That said, the ZenBook is not without fault. The CPU doesn’t deliver any significant advantage over last-gen chips, and it’s missing some features that would have made working life easier. If you need those, Dell and HP’s machines are better.
For many people, though, the Asus’ issues will be acceptable compromises when so much else is impressive. This is a good-looking, effective, and versatile hybrid.
BY: Mike Jennings
Asus ZenBook Flip S UX371 specifications
|Processor||1.2-2.8GHz Intel Core i7-1165G7|
|Graphics||Intel Iris X Graphics|
|Storage||1TB WD SN730 SSD|
|Display||13.3in 3,840 x 2,160 OLED|
|Operating System||Windows 10 Pro 64-bit|
|Connectivity||Dual-band 802.11ax WiFi, Bluetooth 5.0, Gigabit Ethernet|
|Ports||2 x USB 3.2 Gen 2 Type-C/Thunderbolt 4, 1 x USB 3.1 Gen 2 Type-A, 1 x HDMI|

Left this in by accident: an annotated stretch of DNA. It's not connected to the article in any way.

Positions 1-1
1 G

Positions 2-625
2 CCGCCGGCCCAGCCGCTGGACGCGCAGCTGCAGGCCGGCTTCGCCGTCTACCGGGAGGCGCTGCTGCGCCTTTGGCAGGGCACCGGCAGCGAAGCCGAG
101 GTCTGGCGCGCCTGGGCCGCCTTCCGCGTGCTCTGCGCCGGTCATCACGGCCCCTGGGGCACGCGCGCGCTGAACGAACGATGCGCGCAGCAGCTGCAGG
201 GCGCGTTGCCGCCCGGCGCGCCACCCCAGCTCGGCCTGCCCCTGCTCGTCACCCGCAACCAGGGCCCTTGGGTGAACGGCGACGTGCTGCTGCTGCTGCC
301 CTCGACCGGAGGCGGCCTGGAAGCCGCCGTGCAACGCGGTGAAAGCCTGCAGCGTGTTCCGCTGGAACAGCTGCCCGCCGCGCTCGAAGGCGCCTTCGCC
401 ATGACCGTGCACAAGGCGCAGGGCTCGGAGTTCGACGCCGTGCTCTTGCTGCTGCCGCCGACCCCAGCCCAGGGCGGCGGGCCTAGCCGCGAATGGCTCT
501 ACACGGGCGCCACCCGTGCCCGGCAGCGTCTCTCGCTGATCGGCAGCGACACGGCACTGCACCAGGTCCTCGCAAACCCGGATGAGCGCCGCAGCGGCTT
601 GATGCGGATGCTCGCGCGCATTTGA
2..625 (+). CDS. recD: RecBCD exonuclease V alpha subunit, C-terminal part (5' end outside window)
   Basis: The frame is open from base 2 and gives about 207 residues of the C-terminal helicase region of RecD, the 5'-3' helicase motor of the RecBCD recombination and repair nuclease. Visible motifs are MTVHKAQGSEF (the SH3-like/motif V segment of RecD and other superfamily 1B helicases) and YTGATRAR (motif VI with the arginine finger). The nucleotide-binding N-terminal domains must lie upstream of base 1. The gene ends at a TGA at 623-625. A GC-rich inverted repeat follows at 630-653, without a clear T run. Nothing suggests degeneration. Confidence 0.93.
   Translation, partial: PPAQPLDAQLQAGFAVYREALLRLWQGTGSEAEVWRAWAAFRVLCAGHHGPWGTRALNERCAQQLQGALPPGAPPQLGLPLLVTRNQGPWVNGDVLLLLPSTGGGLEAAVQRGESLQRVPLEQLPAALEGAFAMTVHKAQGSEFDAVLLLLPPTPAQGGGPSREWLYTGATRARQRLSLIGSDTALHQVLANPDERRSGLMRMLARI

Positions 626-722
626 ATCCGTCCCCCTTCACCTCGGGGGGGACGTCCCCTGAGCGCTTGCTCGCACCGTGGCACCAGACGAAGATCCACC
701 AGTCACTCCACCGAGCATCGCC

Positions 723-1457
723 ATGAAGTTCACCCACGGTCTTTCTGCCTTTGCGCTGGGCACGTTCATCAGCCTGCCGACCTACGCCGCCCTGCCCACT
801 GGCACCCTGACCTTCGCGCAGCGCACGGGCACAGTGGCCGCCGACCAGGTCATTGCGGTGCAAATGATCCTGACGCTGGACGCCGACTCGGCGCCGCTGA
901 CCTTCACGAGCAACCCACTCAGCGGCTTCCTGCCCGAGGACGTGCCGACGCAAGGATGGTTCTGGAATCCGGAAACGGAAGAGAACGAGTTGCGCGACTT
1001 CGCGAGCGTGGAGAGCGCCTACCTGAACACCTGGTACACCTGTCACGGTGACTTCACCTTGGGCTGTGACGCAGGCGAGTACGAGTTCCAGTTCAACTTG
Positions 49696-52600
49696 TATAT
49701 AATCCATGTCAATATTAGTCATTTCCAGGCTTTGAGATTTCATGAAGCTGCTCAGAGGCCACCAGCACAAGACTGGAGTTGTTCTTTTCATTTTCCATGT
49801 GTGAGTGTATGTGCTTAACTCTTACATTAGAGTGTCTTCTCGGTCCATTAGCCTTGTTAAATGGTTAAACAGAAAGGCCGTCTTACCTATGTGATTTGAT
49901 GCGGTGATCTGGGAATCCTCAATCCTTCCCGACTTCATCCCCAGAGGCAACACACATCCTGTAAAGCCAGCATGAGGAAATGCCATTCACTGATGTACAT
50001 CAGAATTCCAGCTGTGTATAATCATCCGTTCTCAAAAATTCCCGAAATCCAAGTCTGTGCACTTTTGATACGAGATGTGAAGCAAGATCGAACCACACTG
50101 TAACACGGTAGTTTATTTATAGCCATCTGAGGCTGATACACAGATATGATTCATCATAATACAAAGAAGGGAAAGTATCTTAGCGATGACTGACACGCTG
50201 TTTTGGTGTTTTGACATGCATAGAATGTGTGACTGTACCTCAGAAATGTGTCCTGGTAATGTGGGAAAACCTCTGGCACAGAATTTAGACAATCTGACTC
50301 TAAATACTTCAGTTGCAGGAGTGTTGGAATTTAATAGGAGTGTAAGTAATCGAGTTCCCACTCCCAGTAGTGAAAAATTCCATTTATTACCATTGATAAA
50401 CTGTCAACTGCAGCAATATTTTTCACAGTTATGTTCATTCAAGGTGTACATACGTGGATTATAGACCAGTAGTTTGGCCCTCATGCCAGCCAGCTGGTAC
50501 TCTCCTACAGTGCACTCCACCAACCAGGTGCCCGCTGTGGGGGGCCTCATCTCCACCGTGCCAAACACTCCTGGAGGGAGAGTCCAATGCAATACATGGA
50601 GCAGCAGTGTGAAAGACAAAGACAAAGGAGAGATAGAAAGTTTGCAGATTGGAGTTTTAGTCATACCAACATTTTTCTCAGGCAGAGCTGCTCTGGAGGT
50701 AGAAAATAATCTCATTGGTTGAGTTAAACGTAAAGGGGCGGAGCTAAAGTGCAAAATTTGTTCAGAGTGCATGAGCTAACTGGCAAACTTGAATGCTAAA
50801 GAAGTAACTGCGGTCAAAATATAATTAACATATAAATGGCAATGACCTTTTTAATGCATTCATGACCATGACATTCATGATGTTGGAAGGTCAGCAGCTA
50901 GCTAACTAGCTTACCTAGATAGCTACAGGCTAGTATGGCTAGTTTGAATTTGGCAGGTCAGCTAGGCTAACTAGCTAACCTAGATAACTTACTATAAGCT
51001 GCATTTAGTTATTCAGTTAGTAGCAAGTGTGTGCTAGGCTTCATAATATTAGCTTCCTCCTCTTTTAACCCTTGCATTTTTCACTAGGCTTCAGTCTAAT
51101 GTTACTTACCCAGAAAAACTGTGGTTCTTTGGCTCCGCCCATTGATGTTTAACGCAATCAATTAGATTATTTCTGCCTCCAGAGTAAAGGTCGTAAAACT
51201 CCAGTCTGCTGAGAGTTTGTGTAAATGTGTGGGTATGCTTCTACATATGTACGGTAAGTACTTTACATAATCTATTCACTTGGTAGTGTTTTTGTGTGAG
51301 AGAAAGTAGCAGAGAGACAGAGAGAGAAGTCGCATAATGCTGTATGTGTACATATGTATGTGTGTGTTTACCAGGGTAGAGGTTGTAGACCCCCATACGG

|Dimensions||305 x 211 x 14mm (WxDxH)|
Mike Jennings has worked as a technology journalist for more than a decade and has been fascinated by computers since childhood, when he spent far too long building terrible websites. He loves desktop PCs, components, laptops and anything to do with the latest hardware.
Mike worked as a staff writer at PC Pro magazine in London for seven years, and during that time wrote for a variety of other tech titles, including Custom PC, Micro Mart and Computer Shopper. Since 2013, he’s been a freelance tech writer, and writes regularly for titles like Wired, TechRadar, Stuff, TechSpot, IT Pro, TrustedReviews and TechAdvisor. He still loves tech and covers everything from the latest business hardware and software to high-end gaming gear, and you’ll find him on plenty of sites writing reviews, features and guides on a vast range of topics.